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FINE Newsletter, Volume I, Issue 4
Issue Topic: Family Engagement as a Shared Responsibility

Voices From the Field

Through open communication and a mutual investment in solving a problem, one parent, school principal, and district-level family advocate helped bring about positive change in a Federal Way, Washington, middle school. Kelley O’Carroll and Angela Griffin write about the shared responsibility of co-constructing an effective solution and how this effort inspired a parent to advocate for the entire student body, not just her own child.

When Angela Griffin’s daughter was in the eighth grade, she and her family attended an end-of-year celebration. The family had been very excited for the event —extended family members traveled from far away to attend, Angela’s daughter had picked out a special semi-formal dress to wear, and Angela thought that the celebration would be a great way to help her daughter feel excited about her coming transition to high school. What they thought was going to be an inclusive graduation ceremony, however, turned out to be an awards ceremony, and Angela and her family felt growing frustration and disappointment as they watched other children receive awards while Angela’s daughter earned no special recognition of her own. Angela also noted that very few of the approximately 75 awardees that night were African-American.

Disappointed about her own daughter’s experience and worried about the underrepresentation of the African-American student community in the awards ceremony, Angela approached the eighth grade staff and the school principal with her concerns. When she did not feel she received a satisfactory response, she reached out to the superintendent, who then connected Angela with Trise Moore, the district’s Family Partnership Advocate.

 “What Trise taught me was to come with a solution rather than just a problem,” says Angela. Trise asked Angela a series of brainstorming questions to prompt her to think about what she would like to see happen as a result of her complaint, what she might have done differently had she been in charge of the program, and how she could help the school staff identify steps they could take to provide better outcomes for all students, not only her daughter. When the school principal agreed to talk again, Angela arrived prepared to propose a solution. 

Angela’s resolution called for school staff to make the parents of incoming sixth graders better aware of the awards their children could earn at the end of their eighth grade year. “That way,” she says, “[parents] are motivating their kids to try to achieve those awards, and… we see more of our kids getting those awards.” The principal liked Angela’s suggestion, and committed to providing parents with information about the awards offered and what they could do to help their children earn them. Angela’s son is now in the sixth grade and she looks forward to seeing how the school has changed its approach to preparing families for the awards ceremony.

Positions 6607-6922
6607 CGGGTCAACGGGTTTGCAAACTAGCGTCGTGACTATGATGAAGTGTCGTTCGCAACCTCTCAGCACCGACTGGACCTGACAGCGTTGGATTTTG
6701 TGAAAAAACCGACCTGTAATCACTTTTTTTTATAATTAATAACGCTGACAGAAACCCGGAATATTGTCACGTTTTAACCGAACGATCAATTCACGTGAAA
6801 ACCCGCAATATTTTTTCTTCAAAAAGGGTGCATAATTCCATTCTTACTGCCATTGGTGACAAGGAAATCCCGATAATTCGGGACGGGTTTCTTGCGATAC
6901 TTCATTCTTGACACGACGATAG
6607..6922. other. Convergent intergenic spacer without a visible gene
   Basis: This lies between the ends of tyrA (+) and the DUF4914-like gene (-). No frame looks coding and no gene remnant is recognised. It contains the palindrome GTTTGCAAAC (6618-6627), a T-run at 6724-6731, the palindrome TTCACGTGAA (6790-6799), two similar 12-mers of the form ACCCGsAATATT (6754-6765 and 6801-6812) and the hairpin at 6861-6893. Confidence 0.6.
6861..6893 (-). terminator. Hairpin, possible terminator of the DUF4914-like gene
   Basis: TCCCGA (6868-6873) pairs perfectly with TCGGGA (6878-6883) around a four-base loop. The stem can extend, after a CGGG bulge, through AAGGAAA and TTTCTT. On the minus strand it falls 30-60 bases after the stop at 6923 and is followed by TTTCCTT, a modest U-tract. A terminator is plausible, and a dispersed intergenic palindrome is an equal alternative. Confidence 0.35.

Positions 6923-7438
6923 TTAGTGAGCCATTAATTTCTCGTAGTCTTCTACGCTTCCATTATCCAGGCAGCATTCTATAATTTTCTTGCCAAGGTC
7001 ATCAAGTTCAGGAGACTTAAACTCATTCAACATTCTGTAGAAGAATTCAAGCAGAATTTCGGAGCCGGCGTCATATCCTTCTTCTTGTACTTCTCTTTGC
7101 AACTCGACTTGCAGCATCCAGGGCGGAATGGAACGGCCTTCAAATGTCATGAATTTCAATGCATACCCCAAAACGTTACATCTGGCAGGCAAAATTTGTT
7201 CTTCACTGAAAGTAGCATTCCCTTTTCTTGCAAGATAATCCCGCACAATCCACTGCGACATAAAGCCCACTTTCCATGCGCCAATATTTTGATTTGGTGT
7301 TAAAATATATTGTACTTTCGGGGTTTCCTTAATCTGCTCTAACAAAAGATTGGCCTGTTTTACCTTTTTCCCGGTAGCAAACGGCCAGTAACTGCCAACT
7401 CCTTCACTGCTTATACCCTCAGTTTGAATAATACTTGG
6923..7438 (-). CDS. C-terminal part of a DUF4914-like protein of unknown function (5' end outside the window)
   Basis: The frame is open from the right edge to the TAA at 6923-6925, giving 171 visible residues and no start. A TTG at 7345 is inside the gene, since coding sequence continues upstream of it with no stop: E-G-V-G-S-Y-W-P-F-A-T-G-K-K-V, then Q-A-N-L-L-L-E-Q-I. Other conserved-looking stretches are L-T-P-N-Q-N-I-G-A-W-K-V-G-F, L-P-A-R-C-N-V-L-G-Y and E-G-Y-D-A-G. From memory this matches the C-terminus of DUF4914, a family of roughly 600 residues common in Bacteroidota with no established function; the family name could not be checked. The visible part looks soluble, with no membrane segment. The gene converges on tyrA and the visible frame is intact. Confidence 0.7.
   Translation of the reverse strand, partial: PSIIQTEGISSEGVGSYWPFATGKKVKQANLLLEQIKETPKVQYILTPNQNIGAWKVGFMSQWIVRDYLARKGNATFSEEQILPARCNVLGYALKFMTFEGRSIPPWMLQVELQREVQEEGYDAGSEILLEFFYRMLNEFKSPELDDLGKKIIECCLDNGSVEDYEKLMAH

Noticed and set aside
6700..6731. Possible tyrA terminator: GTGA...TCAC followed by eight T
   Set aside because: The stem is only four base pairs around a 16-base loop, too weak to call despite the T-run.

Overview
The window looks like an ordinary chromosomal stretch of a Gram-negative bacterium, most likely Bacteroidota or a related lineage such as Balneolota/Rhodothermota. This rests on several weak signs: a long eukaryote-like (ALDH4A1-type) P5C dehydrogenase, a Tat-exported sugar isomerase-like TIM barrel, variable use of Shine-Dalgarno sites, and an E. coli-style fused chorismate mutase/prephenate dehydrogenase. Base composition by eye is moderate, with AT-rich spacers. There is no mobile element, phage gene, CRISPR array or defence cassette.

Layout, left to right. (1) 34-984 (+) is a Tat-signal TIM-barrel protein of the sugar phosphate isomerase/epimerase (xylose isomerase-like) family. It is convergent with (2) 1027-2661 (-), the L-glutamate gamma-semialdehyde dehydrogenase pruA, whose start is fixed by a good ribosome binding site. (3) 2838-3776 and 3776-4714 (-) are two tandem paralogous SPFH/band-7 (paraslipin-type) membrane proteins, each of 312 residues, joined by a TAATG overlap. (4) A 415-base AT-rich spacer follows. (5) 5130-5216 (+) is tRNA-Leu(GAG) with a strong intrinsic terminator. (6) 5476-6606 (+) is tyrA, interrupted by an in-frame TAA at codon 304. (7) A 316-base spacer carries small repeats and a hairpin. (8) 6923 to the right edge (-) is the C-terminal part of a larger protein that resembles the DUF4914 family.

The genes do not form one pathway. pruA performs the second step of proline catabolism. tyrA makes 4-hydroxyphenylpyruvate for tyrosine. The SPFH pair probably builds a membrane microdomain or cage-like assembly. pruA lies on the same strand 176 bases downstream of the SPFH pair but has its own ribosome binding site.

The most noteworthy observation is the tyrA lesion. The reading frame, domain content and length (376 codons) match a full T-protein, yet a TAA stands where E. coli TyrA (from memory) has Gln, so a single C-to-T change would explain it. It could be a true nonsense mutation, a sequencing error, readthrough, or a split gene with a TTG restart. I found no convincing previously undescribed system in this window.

Encouraged by her positive experience affecting change, Angela also accepted Trise’s invitation to become a parent advocate within the district. In this role, Angela has supported parents in schools and coordinated activities within the Family Partnership Office—including parent advocate workshops, which use role modeling to teach parents how to ask school staff the right questions and develop problem solving strategies. Angela became so invested in working on behalf of the student body that she decided to run for the school board. Four years later, as a school board member, Angela remains committed to the mission that first motivated her to talk to her daughter’s eighth grade school staff: advocacy for all children.

“Being a parent advocate, I get the opportunity to hear from parents about what’s going on with their kids and see what’s going on in the schools. Whenever there’s something going on with my child, I assume it’s going on with other children. So, I try to change it not just for my child but to make sure no other child experiences it.”

This article is part of the November 2009 FINE Newsletter. The FINE Newsletter shares the newest and best family involvement research and resources from Harvard Family Research Project and other field leaders. To access the FINE Newsletter Archive, visit

© 2016 Presidents and Fellows of Harvard College
Published by Harvard Family Research Project